CHK1 protects oncogenic KRAS-expressing cells from DNA damage and is a target for pancreatic cancer treatment

Jennifer E. Klomp, Ye S. Lee, Craig M. Goodwin, Björn Papke, Jeff A. Klomp, Andrew M. Waters, Clint A. Stalnecker, Jonathan M. DeLiberty, Kristina Drizyte-Miller, Runying Yang, J. Nathaniel Diehl, Hongwei H. Yin, Mariaelena Pierobon, Elisa Baldelli, Meagan B. Ryan, Siqi Li, Jackson Peterson, Amber R. Smith, James T. Neal, Aaron K. McCormickCalvin J. Kuo, Christopher M. Counter, Emanuel F. Petricoin, Adrienne D. Cox, Kirsten L. Bryant, Channing J. Der*

*Corresponding author for this work

Research output: Contribution to journalArticlepeer-review

17 Scopus citations


We apply genetic screens to delineate modulators of KRAS mutant pancreatic ductal adenocarcinoma (PDAC) sensitivity to ERK inhibitor treatment, and we identify components of the ATR-CHK1 DNA damage repair (DDR) pathway. Pharmacologic inhibition of CHK1 alone causes apoptotic growth suppression of both PDAC cell lines and organoids, which correlates with loss of MYC expression. CHK1 inhibition also activates ERK and AMPK and increases autophagy, providing a mechanistic basis for increased efficacy of concurrent CHK1 and ERK inhibition and/or autophagy inhibition with chloroquine. To assess how CHK1 inhibition-induced ERK activation promotes PDAC survival, we perform a CRISPR-Cas9 loss-of-function screen targeting direct/indirect ERK substrates and identify RIF1. A key component of non-homologous end joining repair, RIF1 suppression sensitizes PDAC cells to CHK1 inhibition-mediated apoptotic growth suppression. Furthermore, ERK inhibition alone decreases RIF1 expression and phenocopies RIF1 depletion. We conclude that concurrent DDR suppression enhances the efficacy of ERK and/or autophagy inhibitors in KRAS mutant PDAC.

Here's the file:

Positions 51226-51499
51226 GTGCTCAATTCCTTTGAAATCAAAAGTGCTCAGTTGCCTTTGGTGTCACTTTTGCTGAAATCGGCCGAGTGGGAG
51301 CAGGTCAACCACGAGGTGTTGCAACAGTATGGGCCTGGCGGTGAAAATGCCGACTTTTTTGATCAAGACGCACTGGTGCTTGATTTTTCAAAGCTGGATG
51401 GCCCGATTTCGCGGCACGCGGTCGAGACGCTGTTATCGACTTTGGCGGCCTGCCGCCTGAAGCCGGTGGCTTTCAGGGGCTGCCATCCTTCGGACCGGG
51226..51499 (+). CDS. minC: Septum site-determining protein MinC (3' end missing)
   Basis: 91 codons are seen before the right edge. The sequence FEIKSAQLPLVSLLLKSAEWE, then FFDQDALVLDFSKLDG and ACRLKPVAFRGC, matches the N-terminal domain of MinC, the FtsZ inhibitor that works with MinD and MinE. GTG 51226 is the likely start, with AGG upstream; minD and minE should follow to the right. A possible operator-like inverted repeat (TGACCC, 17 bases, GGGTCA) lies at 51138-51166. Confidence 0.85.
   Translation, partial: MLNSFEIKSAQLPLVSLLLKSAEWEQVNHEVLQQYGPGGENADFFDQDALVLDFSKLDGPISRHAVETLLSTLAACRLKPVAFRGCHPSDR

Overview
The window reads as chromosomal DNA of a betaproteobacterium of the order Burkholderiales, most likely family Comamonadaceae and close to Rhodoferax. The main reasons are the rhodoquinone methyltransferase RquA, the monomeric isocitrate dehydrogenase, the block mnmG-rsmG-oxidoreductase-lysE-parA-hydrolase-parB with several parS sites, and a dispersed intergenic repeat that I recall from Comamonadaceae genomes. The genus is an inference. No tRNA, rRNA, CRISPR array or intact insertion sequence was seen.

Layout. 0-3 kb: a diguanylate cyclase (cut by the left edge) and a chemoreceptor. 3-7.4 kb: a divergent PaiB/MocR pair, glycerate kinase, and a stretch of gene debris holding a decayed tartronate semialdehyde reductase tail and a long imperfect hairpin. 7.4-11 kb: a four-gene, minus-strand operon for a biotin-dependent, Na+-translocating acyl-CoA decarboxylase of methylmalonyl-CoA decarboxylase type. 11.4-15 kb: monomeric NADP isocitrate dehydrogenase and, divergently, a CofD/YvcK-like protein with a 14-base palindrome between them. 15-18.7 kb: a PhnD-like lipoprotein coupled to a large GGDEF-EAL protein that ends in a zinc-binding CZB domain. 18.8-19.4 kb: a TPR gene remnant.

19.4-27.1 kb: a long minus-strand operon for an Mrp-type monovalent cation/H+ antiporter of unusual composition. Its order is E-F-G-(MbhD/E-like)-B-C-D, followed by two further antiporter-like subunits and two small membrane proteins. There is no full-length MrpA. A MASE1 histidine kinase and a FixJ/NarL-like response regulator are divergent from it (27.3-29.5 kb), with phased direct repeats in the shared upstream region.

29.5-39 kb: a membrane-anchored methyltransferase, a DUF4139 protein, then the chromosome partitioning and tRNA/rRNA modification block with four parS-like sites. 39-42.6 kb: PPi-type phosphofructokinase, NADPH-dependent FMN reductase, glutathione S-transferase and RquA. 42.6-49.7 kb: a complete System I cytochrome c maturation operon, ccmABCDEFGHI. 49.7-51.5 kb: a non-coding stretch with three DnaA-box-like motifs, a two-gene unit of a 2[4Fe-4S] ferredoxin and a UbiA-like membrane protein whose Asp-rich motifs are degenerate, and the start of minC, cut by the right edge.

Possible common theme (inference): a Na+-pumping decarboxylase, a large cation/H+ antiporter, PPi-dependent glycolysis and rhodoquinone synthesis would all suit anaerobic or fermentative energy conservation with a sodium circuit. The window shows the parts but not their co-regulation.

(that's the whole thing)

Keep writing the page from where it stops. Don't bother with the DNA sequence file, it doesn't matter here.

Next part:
Original languageEnglish
Article number110060
JournalCell Reports
Issue number9
StatePublished - 30 Nov 2021
Externally publishedYes


  • CHK1
  • DNA damage
  • ERK
  • KRAS
  • MYC
  • RIF1
  • pancreatic cancer


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